India's Olympic suspension could be lifted in the next couple of months, claimed Sports Minister Jitendra Singh, insisting that the process to end the exile has already been set in motion by the IOC.
"The IOC has decided to pave way to lift ban on IOA. Indian sportspersons will be able to join Olympic movement. A roadmap has been drawn up with consultation with the delegates of National Sports Federations, the government, the IOA and the IOC," Jitendra said while addressing a press conference just after arriving home from Switzerland following a meeting with the IOC officials.
"As per Constitution of the IOA, a 30-day prior notice is required to call an Extraordinary General Meeting. I think the whole matter could be wrapped up in 60 days," he added. Jitendra asserted that the controversial Sports Code was not diluted while drawing up the roadmap for India's return during his meeting with the IOC.
In a crucial meeting between Indian officials and the IOC in Lausanne yesterday, a roadmap was drawn up for India's return to the Olympic fold and Jitendra said the world body appreciated that the Code was more or less in conformity with the Olympic Charter.
"There was no relaxation on Sports Code. We discussed the Sports Code with the IOC which felt the Code was in conformity with the Olympic Charter except for the provisions relating to transparency and accountability in the functioning of sports bodies and Right to Information," he said.
"The government funds 40 to 70 per cent of the budget of the federations and it is taxpayers' money and we have to make sure that the money is spent well. The sports bodies will have to be accountable," he added.
He said that a new Sports Bill is being drafted and the government will consult the IOC while preparing the Bill.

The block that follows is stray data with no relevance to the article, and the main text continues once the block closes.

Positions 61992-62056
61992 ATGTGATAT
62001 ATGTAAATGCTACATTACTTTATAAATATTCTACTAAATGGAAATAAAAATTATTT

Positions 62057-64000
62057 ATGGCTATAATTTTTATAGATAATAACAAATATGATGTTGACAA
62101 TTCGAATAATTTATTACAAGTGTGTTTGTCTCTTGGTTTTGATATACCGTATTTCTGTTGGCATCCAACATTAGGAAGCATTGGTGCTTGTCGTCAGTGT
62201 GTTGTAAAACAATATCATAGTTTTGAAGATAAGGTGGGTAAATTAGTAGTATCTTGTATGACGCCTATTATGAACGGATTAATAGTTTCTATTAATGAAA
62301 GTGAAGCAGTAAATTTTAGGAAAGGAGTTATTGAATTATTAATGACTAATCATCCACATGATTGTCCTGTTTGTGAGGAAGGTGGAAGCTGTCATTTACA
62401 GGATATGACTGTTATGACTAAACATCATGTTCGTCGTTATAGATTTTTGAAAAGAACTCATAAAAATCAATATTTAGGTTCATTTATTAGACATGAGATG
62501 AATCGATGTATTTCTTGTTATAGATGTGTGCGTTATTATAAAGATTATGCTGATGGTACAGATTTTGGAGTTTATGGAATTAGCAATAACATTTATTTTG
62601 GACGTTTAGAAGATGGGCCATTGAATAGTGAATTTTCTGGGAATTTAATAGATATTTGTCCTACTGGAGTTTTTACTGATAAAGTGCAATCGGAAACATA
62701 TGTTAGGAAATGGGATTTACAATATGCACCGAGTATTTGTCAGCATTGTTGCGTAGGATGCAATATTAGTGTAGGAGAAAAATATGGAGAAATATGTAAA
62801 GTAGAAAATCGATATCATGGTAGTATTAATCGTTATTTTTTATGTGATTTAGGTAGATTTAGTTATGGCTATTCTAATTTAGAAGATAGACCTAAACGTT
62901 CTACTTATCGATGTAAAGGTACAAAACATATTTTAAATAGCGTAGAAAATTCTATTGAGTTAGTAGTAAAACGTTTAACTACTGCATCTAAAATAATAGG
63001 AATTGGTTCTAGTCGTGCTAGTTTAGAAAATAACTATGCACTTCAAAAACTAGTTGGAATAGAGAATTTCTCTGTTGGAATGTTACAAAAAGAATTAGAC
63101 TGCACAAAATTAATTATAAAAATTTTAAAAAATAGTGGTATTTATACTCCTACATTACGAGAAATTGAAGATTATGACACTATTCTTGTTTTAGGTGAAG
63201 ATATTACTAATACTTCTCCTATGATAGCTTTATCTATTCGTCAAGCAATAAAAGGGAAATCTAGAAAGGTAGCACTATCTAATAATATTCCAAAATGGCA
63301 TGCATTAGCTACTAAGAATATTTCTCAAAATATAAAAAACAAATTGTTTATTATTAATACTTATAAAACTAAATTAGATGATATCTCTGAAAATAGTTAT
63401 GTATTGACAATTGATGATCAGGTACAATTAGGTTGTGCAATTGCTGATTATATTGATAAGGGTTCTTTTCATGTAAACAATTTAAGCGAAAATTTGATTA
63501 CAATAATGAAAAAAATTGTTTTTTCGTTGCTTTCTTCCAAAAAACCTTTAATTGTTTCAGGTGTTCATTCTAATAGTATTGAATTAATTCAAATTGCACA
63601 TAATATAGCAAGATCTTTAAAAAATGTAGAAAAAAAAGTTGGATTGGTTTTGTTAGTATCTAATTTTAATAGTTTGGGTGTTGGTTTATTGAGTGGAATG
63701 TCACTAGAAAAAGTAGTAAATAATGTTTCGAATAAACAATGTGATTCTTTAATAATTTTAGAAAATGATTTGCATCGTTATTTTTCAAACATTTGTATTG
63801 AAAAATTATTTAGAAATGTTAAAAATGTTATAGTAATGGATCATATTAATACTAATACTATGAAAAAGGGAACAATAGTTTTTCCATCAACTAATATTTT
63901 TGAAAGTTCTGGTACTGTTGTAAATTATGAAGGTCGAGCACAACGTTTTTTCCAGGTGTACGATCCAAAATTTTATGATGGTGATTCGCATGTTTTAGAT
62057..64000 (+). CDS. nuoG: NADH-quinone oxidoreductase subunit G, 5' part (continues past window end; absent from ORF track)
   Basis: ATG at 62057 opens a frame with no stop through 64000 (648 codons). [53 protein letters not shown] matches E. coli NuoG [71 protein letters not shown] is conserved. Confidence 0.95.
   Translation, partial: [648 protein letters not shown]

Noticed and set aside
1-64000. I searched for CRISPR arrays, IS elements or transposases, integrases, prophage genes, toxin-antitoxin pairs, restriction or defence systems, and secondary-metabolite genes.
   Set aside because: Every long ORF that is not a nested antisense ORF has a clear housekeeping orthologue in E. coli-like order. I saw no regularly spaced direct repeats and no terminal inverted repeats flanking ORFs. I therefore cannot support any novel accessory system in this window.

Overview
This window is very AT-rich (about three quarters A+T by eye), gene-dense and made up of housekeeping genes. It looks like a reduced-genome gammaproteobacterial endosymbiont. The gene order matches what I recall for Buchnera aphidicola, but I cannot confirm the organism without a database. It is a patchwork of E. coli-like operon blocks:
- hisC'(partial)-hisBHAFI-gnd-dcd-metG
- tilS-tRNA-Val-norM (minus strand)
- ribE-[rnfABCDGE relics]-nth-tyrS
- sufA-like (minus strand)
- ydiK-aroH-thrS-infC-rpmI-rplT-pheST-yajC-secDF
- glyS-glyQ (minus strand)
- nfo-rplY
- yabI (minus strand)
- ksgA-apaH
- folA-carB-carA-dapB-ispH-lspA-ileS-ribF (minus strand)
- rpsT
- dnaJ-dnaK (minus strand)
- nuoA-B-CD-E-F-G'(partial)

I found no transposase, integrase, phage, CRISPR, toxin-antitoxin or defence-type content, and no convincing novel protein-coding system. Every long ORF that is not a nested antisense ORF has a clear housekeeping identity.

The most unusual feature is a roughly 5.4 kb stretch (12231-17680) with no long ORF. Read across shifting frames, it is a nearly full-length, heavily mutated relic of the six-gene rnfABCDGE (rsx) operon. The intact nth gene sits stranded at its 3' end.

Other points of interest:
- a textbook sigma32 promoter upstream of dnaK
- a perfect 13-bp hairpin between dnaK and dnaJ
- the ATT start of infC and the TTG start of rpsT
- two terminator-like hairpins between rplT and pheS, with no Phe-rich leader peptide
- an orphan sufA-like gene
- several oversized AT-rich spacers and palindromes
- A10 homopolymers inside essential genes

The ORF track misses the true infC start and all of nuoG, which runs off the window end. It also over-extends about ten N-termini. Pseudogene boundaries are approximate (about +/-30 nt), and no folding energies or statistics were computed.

"The government is in process of drafting a new Sports Bill and during discussions it has been agreed that we will work along with the IOC in the proposed Bill. The first draft will be out by June 30," he said.
Asked if the government would object to people like the tainted Lalit Bhanot contesting the elections, Jitendra said,
"We are not concerned with the internal functioning of federations. We have no business to decide who would be there or not.
"We discussed about adherence to ethical standards in the meeting in Lausanne but there were no specific names discussed in the meeting. But the IOC would be more concerned with these ethical matters and good governance," he said.
Jitendra hoped that acting IOA chief V K Malhotra and IOC member in India, Randhir Singh, would lend support to the endeavour even though they boycotted the meeting after the IOC agreed to include officials from the suspended IOA in the Indian delegation.
"I don't know why Randhir could not attend the meeting. There might be other reasons. But I know that he had called up the IOC leadership and supported us. We had discussed about amendment of the IOA constitution and the roadmap ahead.
As far as Malhotra is concerned, we hope he will support us and suggest the way forward. "It's a victory of the nation. The overriding thought was why the sporstpersons should suffer due to the internal squabble of the IOA and NSFs. We felt somewhere we have left behind the interest of the sportspersons. This was also the feeling among IOC officials in the meeting," he said.
The IOC had decided to ban India as the IOA had failed to comply with the Olympic Charter and also allowed a tainted official to contest elections for a top post. A day after the ban was imposed, the IOA went ahead with the elections under the government's Sports Code, defying the IOC's diktat to hold the polls under the Olympic Charter.
The IOC declared the elections "null and void", besides directing those elected not to discharge any official duties.
The world body, which communicated only with Malhotra and Randhir after the ban, also asked the National Sports Federations to distance from the Abhay Singh Chautala-led dispensation.